#_lookup: looks for the corresponding method in the receiver's behavior (former method dictionary array).

_lookup: aSymbol
    ^self _lookup: aSymbol in: self behavior

If the method isn't nativized yet (can't happen now) it should be compiled. Finally, we've got the compiled method, we have to jump to its native code. If you pay attention to the stack, the last thing pushed is the selector (#yourself), and #lookupAndInvoke: takes exactly one argument. There's also an implicit push of the return address in the call instruction. Notice that the return point from yourself should be the method that sent the message (sendYourself) and not lookupAndInvoke:, that's why we have to jump and not call the entrypoint.

Invoke lookup

As you can imagine, #lookupAndInvoke: and its closure have to be specially compiled. This is because lookup must not raise another lookup recursively, or else it would enter an infinite recursion. As lookup method closure is really small and lacks any polimorphism, our solution is to precalculate what methods will be used during lookup. For lookup nativization, we then alter send nativization, to use method invocation instead of method lookup. For example,

_lookup: aSymbol
    ^self _lookup: aSymbol in: self behavior


which originally would be nativized as

...
[68 4-bytes address] push #_lookup:in:
[FF 15 4-bytes address] call [(Object>>#_lookupAndInvoke:) nativeCode]
...

can be nativized as

[68 4-bytes address] push Object>>#_lookup:in:
[FF 15 4-bytes address] call [(Object>>#_invoke:) nativeCode]

with (almost) this implementation of _invoke:

_invoke: aCompiledMethod
    | nativecode bytes classCheckDisplacement address |
    nativecode := aCompiledMethod _basicAt: 2.
    bytes := nativecode _basicAt: 1.
    classCheckDisplacement := 16rD.

    address := bytes _asSmallInteger + classCheckDisplacement.
    self _transferControlDiscardingLastArgTo: address


With this strategy working, we ran a pass of tiny benchmarks. As a reference, in the same machine I get:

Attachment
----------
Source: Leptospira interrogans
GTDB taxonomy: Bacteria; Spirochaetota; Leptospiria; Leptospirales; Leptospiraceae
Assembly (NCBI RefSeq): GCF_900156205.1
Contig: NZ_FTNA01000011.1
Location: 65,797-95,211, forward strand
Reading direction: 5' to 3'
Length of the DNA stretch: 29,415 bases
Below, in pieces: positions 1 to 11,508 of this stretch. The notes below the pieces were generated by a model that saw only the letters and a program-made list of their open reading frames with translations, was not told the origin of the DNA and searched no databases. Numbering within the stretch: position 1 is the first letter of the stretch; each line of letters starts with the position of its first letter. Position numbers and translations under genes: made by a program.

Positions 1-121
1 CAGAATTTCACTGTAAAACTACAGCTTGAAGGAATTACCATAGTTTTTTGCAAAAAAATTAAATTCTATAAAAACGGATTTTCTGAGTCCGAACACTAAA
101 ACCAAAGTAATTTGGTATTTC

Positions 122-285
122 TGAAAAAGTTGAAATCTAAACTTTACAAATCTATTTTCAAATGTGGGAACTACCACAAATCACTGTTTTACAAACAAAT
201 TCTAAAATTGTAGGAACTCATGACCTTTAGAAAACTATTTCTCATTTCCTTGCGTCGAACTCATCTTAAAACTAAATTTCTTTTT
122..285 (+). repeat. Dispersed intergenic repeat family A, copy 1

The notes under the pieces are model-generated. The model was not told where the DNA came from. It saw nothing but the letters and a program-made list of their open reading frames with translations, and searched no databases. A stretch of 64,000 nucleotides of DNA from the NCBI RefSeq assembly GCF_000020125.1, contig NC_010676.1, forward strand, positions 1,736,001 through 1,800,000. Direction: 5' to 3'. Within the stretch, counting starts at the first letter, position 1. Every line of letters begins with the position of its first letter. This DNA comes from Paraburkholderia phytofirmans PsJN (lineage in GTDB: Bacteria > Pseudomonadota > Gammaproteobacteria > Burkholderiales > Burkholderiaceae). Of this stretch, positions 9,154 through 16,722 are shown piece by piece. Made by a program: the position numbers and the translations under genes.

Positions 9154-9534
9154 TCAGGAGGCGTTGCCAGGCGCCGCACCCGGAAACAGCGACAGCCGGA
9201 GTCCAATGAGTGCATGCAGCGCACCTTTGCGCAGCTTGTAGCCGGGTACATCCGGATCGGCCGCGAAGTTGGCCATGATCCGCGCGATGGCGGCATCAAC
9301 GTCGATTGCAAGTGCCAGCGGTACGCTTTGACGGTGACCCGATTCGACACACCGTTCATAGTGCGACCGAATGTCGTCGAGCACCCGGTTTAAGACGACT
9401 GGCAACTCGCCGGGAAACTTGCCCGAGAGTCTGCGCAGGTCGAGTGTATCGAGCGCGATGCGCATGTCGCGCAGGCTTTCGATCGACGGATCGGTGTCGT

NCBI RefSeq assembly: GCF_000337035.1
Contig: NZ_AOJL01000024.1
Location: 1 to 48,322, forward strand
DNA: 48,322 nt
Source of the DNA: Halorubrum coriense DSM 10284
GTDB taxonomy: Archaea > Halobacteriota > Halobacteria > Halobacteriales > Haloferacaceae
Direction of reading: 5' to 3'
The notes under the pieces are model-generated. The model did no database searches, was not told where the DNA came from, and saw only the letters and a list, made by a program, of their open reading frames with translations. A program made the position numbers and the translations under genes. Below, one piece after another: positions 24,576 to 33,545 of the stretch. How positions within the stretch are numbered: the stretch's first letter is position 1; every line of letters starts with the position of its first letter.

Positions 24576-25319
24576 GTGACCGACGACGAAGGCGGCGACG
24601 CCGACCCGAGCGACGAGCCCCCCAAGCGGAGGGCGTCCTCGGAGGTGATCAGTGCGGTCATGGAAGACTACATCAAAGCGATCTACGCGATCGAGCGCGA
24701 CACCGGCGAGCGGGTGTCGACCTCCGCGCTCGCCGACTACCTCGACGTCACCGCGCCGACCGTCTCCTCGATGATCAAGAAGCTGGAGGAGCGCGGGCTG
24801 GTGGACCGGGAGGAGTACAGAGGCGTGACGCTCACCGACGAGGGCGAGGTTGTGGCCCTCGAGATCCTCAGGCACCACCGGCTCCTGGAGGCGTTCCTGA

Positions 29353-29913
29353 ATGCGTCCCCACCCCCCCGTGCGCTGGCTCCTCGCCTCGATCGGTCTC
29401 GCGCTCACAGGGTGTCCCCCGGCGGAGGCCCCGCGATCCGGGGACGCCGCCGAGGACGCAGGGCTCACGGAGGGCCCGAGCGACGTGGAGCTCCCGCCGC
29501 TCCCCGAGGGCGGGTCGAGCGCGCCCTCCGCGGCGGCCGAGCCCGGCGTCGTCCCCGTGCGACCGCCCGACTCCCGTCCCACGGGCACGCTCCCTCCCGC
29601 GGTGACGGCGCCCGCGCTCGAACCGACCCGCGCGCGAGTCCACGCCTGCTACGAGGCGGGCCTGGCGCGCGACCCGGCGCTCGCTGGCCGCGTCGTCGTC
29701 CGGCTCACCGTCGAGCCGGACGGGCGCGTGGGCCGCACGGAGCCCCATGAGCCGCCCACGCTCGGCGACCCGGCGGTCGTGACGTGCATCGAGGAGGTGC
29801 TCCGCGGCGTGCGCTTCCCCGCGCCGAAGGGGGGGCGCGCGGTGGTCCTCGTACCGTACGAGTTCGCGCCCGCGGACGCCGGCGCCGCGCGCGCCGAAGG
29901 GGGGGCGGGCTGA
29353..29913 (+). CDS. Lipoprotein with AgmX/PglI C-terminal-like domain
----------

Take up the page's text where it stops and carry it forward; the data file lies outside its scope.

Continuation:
TinyBenchmarks:
Host VM: 151.210.868 bytecodes/sec; 15.391.934 sends/sec
Pharo: 266.112.266 bytecodes/sec; 23.850.401 sends/sec

Report for: SMarkSlopstone
Host VM: Stone total: iterations=100 runtime: 0.136ms +/-0.010

Report for: SMarkSmopstone
Host VM: Stone total: iterations=1 runtime: 259.756999999285ms


The result of the beenchmarks was (expectedly) embarrasing:

TinyBenchmarks
205507 bytecodes/sec; 379224 sends/sec

Report for: SMarkSlopstone
Stone total: iterations=100 runtime: 92.4ms +/-1.4

Report for: SMarkSmopstone
Stone total: iterations=1 runtime: 534259.684200004ms

Which means Host VM gets 735.79X and 40.59X better results for tinyBenchmarks and also 679.41X and 2056.77X for slopstone and smopstone respectively. As I said before, this result was expected because, until then, we never optimized anything. But of course, a Smalltalk written VM has to be optimized at some point, in order to make it fast. And so we did.

Monomorphic inline cache (aka patching call site)


To solve our performance problems, we first thought of re-enabling the PIC, or at least, some kind of MIC. We already have an implementation of a PIC, but it isn't plugged to the system as it works now, and for the moment it was easier to implement a MIC. The idea is simple: at call-site, instead of calling lookup, patch the call address to point the native code of the last method found. To make this safe, add to that method (and all others) a prologue that checks if the receiver's behavior is correct for that method. In assembly, the previous message send should be patched to:

[90] nop
[90] nop
[90] nop
[90] nop